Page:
Movies about fascism tend not to be crowd-pleasers. When Nazis show up, you’re supposed to take things seriously unless it’s an episode of Hogan’s Heroes. But because fascists rely so much on their own perceived heroism and glory, one of the best things you can do is laugh at them and how small they are. Taika Waititi understands the power of comedy and love over hate, and had made that lesson easily accessible in the hilarious and sweet Jojo Rabbit. Backed by a fantastic cast and two amazing lead performances from young actors Roman Griffin Davis and Thomasin McKenzie, you’ll be laughing throughout and yet Waititi never loses sight of the importance of love. The film excels at making Nazis small because it’s got such a big heart.
Jojo (Davis) is a Hitler Youth in the waning years of World War II. He’s infatuated with Nazis and Hitler like regular kids are infatuated with superheroes or athletes and he’s such a fan that his imaginary best friend is Adolf Hitler (Waititi). After accidentally blowing himself up with a grenade during a weekend away at Nazi camp, Jojo gets stuck at home with his mother Rosie (Scarlett Johansson) doing menial tasks for the Reich. However, while at home one day he discovers that his home is harboring Elsa (McKenzie), a young woman who’s also Jewish. At first, Jojo views her with suspicion and only avoids reporting her because he’s afraid he and his mother will be held accountable. He then starts talking more with Elsa to “learn” about Jews (she’s more than happy to mislead him), and soon a bond begins to form, much to the consternation of Imaginary Hitler.
It may seem like a weak, obvious message for a movie in 2019 to say, “Fascism is bad and its followers are overgrown children,” but authoritarianism is catching on worldwide. Demographics are changing, people are emigrating, income inequality is growing, and that leaves a space for fascists to talk about some glorious destiny that will be achieved if only we can exterminate some minority. A kid can hop on YouTube and get a lecture from a white nationalist, so why not fight back with a well-crafted, utterly delightful comedy? If you leave the space open, fascists will come to fill it, so you can’t give them any ground. And wisely, rather than taking fascists on directly and treating them as equals in the vaunted “marketplace of ideas”, Waititi just mocks the shit out of them.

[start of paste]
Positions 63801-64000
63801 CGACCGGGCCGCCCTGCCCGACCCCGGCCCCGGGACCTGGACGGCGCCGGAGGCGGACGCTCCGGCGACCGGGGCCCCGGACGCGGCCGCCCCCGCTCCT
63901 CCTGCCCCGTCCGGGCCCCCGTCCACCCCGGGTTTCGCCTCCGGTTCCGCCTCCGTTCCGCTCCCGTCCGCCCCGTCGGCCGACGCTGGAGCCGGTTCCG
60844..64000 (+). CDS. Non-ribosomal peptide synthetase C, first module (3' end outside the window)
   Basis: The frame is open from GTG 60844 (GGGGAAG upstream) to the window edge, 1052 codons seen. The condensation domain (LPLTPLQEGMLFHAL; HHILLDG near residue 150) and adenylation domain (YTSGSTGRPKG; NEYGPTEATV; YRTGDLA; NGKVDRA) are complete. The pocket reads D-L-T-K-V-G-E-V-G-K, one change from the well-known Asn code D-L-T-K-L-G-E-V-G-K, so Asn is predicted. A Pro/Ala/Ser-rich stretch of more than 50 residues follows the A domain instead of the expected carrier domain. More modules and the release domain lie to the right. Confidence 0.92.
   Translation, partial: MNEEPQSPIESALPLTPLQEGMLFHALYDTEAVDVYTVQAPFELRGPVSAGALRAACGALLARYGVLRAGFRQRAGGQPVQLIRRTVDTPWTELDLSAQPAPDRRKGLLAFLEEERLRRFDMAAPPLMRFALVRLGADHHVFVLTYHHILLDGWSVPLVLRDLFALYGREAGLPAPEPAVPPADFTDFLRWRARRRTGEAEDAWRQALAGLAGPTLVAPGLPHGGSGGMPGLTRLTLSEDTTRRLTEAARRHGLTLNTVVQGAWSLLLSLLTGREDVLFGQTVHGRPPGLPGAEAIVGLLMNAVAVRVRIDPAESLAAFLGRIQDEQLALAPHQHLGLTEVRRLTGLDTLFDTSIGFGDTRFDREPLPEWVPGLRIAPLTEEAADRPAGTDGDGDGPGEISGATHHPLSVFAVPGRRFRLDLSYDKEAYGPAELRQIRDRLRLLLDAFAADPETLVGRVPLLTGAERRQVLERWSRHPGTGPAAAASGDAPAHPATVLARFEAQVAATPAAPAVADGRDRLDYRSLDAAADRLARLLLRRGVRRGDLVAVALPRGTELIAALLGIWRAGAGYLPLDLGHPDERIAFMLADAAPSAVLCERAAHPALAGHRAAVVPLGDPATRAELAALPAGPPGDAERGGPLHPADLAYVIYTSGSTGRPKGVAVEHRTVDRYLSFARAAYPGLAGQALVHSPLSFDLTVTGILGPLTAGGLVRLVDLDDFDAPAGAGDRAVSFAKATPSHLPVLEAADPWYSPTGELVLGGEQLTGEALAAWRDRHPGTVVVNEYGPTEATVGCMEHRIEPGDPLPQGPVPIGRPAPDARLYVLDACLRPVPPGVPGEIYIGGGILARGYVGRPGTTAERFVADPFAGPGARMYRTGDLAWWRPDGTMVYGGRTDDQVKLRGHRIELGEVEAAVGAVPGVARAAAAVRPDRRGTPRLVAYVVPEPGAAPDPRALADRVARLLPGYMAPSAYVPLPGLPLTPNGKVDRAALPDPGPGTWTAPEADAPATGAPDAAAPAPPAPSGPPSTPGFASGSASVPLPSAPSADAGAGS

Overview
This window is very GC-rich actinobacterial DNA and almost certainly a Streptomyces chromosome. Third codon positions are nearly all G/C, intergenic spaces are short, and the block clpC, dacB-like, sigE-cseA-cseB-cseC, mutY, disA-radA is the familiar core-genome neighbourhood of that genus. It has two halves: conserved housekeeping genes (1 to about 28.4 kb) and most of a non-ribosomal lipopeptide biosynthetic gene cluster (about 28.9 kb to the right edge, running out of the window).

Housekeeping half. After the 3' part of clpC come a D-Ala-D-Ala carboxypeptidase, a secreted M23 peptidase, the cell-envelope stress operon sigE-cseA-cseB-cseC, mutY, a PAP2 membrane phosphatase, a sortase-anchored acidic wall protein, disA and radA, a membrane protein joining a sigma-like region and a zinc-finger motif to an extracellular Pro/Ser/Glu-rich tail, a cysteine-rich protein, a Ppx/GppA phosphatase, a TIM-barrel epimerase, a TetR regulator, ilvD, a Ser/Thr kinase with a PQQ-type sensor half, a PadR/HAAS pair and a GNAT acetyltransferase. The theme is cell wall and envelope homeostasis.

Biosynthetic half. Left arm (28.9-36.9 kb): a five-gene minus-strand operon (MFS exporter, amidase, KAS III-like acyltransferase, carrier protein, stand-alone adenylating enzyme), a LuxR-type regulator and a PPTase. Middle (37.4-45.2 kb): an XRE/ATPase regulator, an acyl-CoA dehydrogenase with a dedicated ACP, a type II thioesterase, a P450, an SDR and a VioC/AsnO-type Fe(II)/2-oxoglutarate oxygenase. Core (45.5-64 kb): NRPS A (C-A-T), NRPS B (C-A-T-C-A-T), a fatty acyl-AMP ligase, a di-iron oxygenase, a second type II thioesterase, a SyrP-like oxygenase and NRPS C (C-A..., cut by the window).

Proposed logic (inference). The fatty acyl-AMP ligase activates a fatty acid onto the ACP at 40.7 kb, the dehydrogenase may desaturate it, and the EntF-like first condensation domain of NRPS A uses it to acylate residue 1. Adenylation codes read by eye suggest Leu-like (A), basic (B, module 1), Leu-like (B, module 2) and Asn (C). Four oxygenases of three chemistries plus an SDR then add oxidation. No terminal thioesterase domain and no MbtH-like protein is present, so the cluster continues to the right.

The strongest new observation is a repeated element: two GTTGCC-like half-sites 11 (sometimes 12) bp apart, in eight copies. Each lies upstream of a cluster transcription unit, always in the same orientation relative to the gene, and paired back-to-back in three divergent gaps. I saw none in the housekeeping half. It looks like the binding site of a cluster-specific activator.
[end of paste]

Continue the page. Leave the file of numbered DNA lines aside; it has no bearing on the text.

Although I greatly enjoyed Waititi’s previous movie, Thor: Ragnarok, I felt at times that he was running past the emotional impact to get to the next joke. Jojo Rabbit is also jam-packed with humor (for example there’s an A+ throwaway gag referencing The Boys from Brazil), but it never loses sight of the emotional stakes. When Rosie and Jojo walk through the public square and see people who have been hung for treason, the movie knows that it’s not time for a witty one-liner. When Jojo and Elsa are starting to connect, the movie embraces that moment as Jojo’s feelings for her start to emerge. Letting these emotional beats have their moment makes Jojo Rabbit a richer film where it’s not just about dunking on Nazis (although that’s always fun), but one about why love and friendship are so vital. Waititi’s not interested in showing why hate is appealing; he wants to show why it will always be small and silly compared to our better nature.
This theme comes through loud and clear thanks not only to his skillful direction, but his two talented leads. McKenzie broke out last year with her excellent performance in Leave No Trace, and she shines again here as Elsa. Although the film is showered in anachronistic behavior, we believe in Elsa’s strength balanced against her vulnerability. McKenzie gives the character a credibility so that we don’t think she’s some 2019 teenager who ended up in Nazi Germany, but she can also mock Jojo and his wrongheaded ideas about Jews. As for Jojo, Waititi has made yet another great discovery (he already did it once with Julian Dennison and Hunt for the Wilderpeople). Finding young, untested actors is no easy feat, but Davis is perfect, showing the character’s innocence, affection, and pain. The entire film hinges on these two performances, and while he and McKenzie are surrounded by talented veterans like Johansson and Sam Rockwell, it’s these two relative newcomers excel at delivering the comedy and pathos required of them.
Jojo Rabbit is PG-13 and it’s absolutely the kind of film young viewers should see. Some parents may worry that it’s too violent (it’s not really) or too irreverent, but kids should learn why fascism is both harmful and ridiculous. Those two ideas may seem opposed, but Jojo Rabbit shows that they’re not. The solution (although certainly not the only solution) is to belittle harmful ideologies and uplift positive values. And if you can do it in a movie that’s as funny and sweet as Jojo Rabbit, then all the better.
Jojo Rabbit opens October 18th